Three extras from the Twins’ fifth consecutive victimization of a last-place team:
American League managers don’t like giving up the designated hitter. But taking the risk on Monday paid off for Paul Molitor.
With the Twins trailing 1-0, catcher Bobby Wilson opened the seventh inning with a double to the warning track in left-center. Molitor immediately sent Jake Cave to run for Wilson, even though the team’s other catcher, Mitch Garver, was the DH. That meant that when Garver went behind the plate in the eighth, the Twins could no longer use a designated hitter.
The move worked, though. Cave moved to third on Joe Mauer’s single to right, hit too sharply for him to score. But when Eddie Rosario chopped a slow roller toward third base, Cave got down the line too quickly for Mike Moustakas to have any play at the plate.
“Cave got a good jump,” Rosario said of the play. “It tied the game.”
Trevor Hildenberger pitched the eighth, and was in the fifth spot in the batting order, where Robbie Grossman had been, since Cave stayed in the game and played center field, moving Max Kepler to right. The Twins sent six hitters to the plate in the eighth inning, scoring another run — Cave was in the middle of it, contributing a one-out single — but the pitcher’s spot never came up. If it had?
“I was going to put [Willians] Astudillo in there [at catcher] and roll with it,” Molitor said. “I talked to him before the game. I haven’t had a chance to play him since the interleague games, but you know, he’s staying ready.”
Rosario may have hit only a weak grounder to score that run, but he was proud of it. That’s because it came against Royals reliever Tim Hill, a tall lefthander with an unorthodox sidearm delivery.
“I was not comfortable. This guy has good stuff. Difficult for me,” Rosario said. “I wanted to try to put it in play. I was fighting, fighting, fighting. I think I did a good job.”
He did. Rosario quickly fell behind 0-2, but didn’t give up on the at-bat. He fouled off four pitches, working the count to 2-2. One of them was a chopper that went straight down into the ground, then hit Rosario on the leg. Had he been out of the batter’s box, he would have been out. But Rosario froze, his feet just inside the chalk line, so when it hit him, it was a foul ball.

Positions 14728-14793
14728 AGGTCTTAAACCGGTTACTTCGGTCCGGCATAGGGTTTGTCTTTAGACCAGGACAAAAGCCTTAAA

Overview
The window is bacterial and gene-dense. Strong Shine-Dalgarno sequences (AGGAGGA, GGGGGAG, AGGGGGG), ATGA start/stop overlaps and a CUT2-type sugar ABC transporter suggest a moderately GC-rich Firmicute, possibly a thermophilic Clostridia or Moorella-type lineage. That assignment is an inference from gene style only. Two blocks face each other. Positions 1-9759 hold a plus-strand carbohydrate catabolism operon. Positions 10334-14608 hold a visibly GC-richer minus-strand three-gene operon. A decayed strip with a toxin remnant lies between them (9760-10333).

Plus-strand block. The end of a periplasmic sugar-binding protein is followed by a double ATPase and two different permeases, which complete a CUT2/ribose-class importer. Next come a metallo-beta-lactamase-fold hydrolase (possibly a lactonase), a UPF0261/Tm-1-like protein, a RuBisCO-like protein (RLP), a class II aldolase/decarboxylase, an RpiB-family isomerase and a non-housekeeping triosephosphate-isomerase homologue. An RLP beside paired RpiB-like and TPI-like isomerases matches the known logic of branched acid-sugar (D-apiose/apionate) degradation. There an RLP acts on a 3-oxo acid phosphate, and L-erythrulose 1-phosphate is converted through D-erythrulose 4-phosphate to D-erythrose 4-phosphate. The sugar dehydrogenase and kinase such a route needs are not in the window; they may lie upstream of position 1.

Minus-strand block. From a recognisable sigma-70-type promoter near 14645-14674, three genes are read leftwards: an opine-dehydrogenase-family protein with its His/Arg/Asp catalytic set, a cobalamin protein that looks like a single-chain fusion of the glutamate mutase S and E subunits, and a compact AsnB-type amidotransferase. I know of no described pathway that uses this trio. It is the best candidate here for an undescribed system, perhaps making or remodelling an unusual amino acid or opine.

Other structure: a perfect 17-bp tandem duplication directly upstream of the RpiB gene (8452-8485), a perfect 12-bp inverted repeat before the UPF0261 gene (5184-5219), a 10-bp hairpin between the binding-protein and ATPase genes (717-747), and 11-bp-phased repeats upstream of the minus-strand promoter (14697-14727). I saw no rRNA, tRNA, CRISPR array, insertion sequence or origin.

“He made a smart play,” Molitor said. “He realized he was in the box and let it hit him before he took another step.”
Well, Rosario couldn’t take credit, he said. “I was scared a little bit. The umpire told me I was in the box and it was a foul ball,” Rosario said. “I said, ‘OK. Woof.’ “
On the ninth pitch of the at-bat, Rosario made weak contact, weak enough that Moustakas didn’t have a play except at first base.
“Those kind of guys are tough,” Molitor said. “Putting it in play is sometimes the best you can do and get rewarded.”
Jose Berrios pitches again on Saturday, and at 9-7, he’ll be trying to become the fifth Twins pitcher in the past decade to win 10 games before the All-Star break, joining Ervin Santana (2017), Phil Hughes (2014), Carl Pavano (2010) and Kevin Slowey (2009).
Starting Saturday against Tampa Bay means Berrios will have two days of rest before Tuesday’s All-Star Game in Washington; it would be his normal between-starts bullpen day. That should be enough to allow him to pitch an inning at Nationals Park, Molitor said.
“I would imagine that however [AL manager A.J. Hinch] decides to work that pitching staff, he should be fine,” Molitor said. “If something happens between now and the end of the next start, if we have any concerns, we would alert somebody. But there’s a good chance if he gets called on, he will be available.”